Mackenzie: This is just the beginning. We’re so excited to get it out in the world. But really what a documentary is, I always talk about it as being a compassion machine. And a documentary, you hope that you entertain and inspire, but really, a documentary is a catalyst to create conversation. And it’s a catalyst to then bring a film into communities, allow decision makers, allow people who are impacted — teachers, principals, lawmakers — to really have a conversation and then look for long-term sustainable change. The biggest piece for us, what we are hoping to see is Kareem’s vision of really continuing to push for and demand evidence-based reading instruction.
Burton: We’ve wasted a lot of time [on ineffective reading programs]. A lot of time coming back to the idea that it’s a phonics-based approach that actually does work.
Mackenzie: We were lucky enough to get a huge grant fulfillment. A remarkable social impact grant from the Pure Edge foundation to run a yearlong social impact campaign. This grant enables this effort to happen in all 50 states. I hope in a year so many people will have seen the film because the film is only as good as the audience.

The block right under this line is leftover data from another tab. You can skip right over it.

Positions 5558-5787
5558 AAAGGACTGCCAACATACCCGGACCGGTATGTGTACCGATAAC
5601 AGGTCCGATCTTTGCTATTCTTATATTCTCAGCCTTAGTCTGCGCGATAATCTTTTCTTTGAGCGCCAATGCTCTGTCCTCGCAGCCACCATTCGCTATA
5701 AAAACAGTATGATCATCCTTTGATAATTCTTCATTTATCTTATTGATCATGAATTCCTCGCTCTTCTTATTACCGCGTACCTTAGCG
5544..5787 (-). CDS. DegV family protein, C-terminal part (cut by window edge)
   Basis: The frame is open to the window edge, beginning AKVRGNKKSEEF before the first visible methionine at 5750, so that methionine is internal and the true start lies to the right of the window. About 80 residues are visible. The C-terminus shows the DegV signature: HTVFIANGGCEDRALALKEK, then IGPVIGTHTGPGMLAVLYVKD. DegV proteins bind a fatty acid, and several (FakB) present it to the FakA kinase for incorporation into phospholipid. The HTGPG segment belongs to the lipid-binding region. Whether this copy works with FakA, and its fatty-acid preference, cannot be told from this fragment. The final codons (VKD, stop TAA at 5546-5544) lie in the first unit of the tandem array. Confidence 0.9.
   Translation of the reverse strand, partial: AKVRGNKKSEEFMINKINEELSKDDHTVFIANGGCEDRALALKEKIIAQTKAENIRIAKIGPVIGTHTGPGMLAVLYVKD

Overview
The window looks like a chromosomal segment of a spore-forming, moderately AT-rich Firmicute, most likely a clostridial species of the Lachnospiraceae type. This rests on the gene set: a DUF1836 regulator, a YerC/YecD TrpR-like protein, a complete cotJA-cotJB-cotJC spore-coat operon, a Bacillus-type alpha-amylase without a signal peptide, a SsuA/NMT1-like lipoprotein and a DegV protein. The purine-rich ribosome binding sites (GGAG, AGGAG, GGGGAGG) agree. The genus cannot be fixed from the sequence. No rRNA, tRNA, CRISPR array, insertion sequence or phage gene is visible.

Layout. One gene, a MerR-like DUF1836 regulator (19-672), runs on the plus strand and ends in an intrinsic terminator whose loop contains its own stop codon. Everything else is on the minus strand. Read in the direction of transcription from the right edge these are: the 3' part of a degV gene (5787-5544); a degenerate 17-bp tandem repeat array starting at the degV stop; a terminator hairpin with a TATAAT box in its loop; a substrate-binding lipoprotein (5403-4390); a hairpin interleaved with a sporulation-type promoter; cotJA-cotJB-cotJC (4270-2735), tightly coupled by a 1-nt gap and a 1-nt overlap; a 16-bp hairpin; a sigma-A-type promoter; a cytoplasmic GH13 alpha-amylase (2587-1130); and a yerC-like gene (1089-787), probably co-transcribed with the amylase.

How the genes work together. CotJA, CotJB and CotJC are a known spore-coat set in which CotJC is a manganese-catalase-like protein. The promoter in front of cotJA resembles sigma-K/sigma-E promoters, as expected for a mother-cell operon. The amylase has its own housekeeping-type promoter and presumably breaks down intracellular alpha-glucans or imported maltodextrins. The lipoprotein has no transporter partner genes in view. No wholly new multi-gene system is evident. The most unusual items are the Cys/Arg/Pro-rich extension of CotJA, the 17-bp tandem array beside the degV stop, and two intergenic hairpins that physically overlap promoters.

Burton: And that’s why I’m here, to try and shine a light on Jenny’s and Kareem’s work. Because it works, because it’s important, because this is a pathway for you, a legitimate solution to this part of the problem.
Mackenzie: He gives you chills, doesn’t he? I mean, it’s really always great to have an executive producer involved in this film whose brand name — he is the most trusted, respected, loved person, I think, on this planet. Not just around reading and early literacy, but also around racial justice work. So it’s just this miracle that we got LeVar involved, because this has been his life’s work.
Burton: Here’s the thing. If it’s meant to be, it’s meant to be. I’m a firm believer, and there is a reason for all things. I live around the corner from Jenny and we walk together in the neighborhood sometimes. So when you see how this needle has been thread, you can’t help but agree that this was supposed to happen.
Q: The red carpet premiere of “Star Trek: Picard” Season 3 was last week. Tell me about filming the new season.
Burton: [“Star Trek: Picard” was a] huge gift from Terry Matalas and the showrunners. He’s really created a love poem to the “Next Gen” crew and an opportunity to really complete the circle on our journey. When “Nemesis” was released over 20 years ago, we didn’t know it was our last film, so there was no closure. This brings us closure, and I’m really grateful for that because I thought the ship had sailed a long time ago. This was such a blessing. Terry also wrote a role for my daughter, Mica Burton, to play one of Geordi’s two daughters in the adventure. And, you know, I’ve seen it my entire career, from the Barrymores to the Bridges, Estevez-Sheens, you name it. And I’m really proud to be able to provide a leg up for my kids.
Q: Being onscreen with your daughter was …
A: The day she did her wardrobe fitting, she sent me a picture of her in an engineering uniform and I lost my s—!